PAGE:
MBA grad Kaitlyn Anthony: From ballerina to businesswoman

MBA grad Kaitlyn Anthony: From ballerina to businesswoman


Graduating with a perfect 4.0 GPA from the Rohrer College of Business’s rigorous MBA program, one can assume Kaitlyn Anthony performed very well in some very tough classes.

But that’s nothing new.

She’s been performing in tough classes since she was four years old.

From age four to 18, Anthony was a committed ballet dancer, studying and performing first in New Jersey and then in New York City with some of the biggest names in dance, including Moscow’s world famous Bolshoi Ballet Academy and at the Gelsey Kirkland Balley Academy, whose namesake famously danced with Mikhail Baryshnikov in a TV production of “The Nutcracker”. 

“At 24, I’ve been dancing for over 20 years,” said Anthony, a Bordentown resident who left high school at 15 to study ballet in Manhattan. “There are many different worlds when it comes to dance and, when I was 12, I decided to focus all my energy on ballet.”

That decision, and the countless hours of practice and performance that followed, challenged her physically and emotionally.

“I would be en pointe for probably six hours a day,” she said of the position in which a dancer is fully upright, balanced on the tips of their toes. “I’ve broken toes, lost toe nails, been to the podiatrist every week to make sure I’ll grow a toenail back. But dancers are ruthless. If they sprain an ankle, hurt their back, they’ll struggle through the pain because that’s the business. But everyone’s replaceable. If you got injured and the teacher found out, they might replace you and it was heartbreaking.”

Though she still loves dancing, Anthony said she felt constant pressure, and it took a toll.

“The idea of ballet is to always be perfect,” she said of her experience. “That didn’t mean just your dancing, it also meant the way you look. And the stress to be perfect came not just from yourself but from your teachers.”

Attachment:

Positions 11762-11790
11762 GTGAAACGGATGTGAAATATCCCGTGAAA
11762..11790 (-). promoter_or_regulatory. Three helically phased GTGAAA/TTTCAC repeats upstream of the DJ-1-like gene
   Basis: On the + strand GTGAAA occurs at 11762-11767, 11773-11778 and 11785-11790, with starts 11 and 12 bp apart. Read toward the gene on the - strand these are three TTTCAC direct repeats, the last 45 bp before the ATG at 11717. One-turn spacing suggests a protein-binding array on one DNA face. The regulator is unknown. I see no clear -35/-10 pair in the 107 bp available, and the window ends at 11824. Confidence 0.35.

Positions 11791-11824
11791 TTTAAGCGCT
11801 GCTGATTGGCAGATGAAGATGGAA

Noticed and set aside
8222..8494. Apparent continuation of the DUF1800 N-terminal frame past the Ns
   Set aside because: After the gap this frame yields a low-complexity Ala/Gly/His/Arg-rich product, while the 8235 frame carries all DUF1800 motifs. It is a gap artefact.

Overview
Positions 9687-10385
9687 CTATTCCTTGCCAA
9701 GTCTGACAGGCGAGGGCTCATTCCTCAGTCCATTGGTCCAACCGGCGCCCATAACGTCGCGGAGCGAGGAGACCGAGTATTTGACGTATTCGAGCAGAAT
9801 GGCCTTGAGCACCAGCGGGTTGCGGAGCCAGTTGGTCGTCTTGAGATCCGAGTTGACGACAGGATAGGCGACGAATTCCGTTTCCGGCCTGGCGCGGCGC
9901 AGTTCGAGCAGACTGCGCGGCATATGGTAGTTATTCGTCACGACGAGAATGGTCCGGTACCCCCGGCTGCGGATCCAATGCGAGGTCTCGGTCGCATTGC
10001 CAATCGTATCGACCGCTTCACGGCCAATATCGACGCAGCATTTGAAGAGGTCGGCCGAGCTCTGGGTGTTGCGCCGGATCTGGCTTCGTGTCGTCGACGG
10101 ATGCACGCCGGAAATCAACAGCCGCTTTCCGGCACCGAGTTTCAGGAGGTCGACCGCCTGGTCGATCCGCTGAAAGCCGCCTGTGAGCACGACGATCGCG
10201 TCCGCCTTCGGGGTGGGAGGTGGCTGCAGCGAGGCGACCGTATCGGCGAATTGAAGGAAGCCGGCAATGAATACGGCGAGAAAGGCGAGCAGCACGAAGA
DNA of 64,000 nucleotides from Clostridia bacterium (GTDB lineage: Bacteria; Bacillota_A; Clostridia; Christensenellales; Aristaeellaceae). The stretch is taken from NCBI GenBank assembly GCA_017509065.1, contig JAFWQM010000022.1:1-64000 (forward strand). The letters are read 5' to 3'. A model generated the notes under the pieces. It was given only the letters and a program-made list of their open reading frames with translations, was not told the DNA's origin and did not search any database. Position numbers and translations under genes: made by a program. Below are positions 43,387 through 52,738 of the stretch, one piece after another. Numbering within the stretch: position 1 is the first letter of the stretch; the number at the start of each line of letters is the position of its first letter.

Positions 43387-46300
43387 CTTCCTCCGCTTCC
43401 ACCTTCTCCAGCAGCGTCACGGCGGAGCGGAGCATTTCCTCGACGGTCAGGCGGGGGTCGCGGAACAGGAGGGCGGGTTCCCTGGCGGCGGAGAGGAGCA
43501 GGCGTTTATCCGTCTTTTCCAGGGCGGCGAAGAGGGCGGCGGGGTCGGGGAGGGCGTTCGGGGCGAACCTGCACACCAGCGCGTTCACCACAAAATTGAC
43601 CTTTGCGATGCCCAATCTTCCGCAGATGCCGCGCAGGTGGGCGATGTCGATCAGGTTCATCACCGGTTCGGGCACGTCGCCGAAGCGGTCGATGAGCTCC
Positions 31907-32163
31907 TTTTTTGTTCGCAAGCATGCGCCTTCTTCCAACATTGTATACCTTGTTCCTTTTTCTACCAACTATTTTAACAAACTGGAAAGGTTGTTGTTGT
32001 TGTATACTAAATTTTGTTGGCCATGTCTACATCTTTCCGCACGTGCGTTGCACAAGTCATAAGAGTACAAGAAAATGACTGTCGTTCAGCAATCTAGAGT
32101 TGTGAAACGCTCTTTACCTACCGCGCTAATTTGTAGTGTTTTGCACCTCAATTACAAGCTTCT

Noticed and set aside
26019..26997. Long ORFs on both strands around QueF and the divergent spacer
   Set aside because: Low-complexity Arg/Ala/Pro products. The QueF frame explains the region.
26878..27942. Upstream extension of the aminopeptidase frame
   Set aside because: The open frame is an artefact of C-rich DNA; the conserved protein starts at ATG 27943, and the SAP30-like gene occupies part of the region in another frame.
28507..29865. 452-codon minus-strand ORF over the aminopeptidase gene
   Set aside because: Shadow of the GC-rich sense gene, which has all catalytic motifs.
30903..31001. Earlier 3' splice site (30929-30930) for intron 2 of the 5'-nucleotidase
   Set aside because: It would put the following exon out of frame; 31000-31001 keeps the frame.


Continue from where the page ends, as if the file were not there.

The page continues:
As high school, part of which she completed through home study, came to a close, Anthony found herself at a crossroad where she had to choose between a career in ballet at all costs or pursuing other passions.

Which set her on a path to Rowan.


Compassion and kindness in business

In addition to stellar graduate school grades, Anthony maintained a nearly perfect 3.928 undergraduate GPA at Rowan, graduating in 2019 summa cum laude (“with highest praise”) and a dual degree in Human Resources Management and Business Management.

The inaugural president of the Rohrer Graduate Student and Alumni Advisory Board,

she’s already launched her business career, serving as supervisor of entertainment at Sesame Place, the character-based theme park in Langhorne, Pa.

Anthony said in her position at Sesame Place, a division of SeaWorld Parks & Entertainment, she manages as many as 100 employees and she’s mindful to do so with the degree of kindness and respect that she’d want for herself.

And that includes occasional disciplinary matters.

“A lot of times when it comes to employees acting out, we simply have an open conversation,” she said. “Often there is something causing them emotional turmoil and having an open conversation opens doors. But sometimes a job’s not worth it. If it’s causing someone unhappiness, the job may not be for them.

“When you think business you don’t usually think kindness, but I do,” she said. “My teachers motivate me to be kind, and Sesame Place does too. Our motto is to make our guests smarter, stronger and kinder.”

Anthony, who traded her pointe shoes for business apparel, said though she no longer performs ballet she maintains her love for the stage through musical theater.

As for career, she’s already found one that keeps her on her toes.

“I would love to stay here and work my way up the corporate chain,” she said. “I love entertainment but I’ve taken a liking to operations, which is a little of everything, like rides, food and ticketing. I love when there are 900 things going on at once and that’s why I love this field and this company. I just love the excitement of theme parks where I don’t know what will happen on any given day.”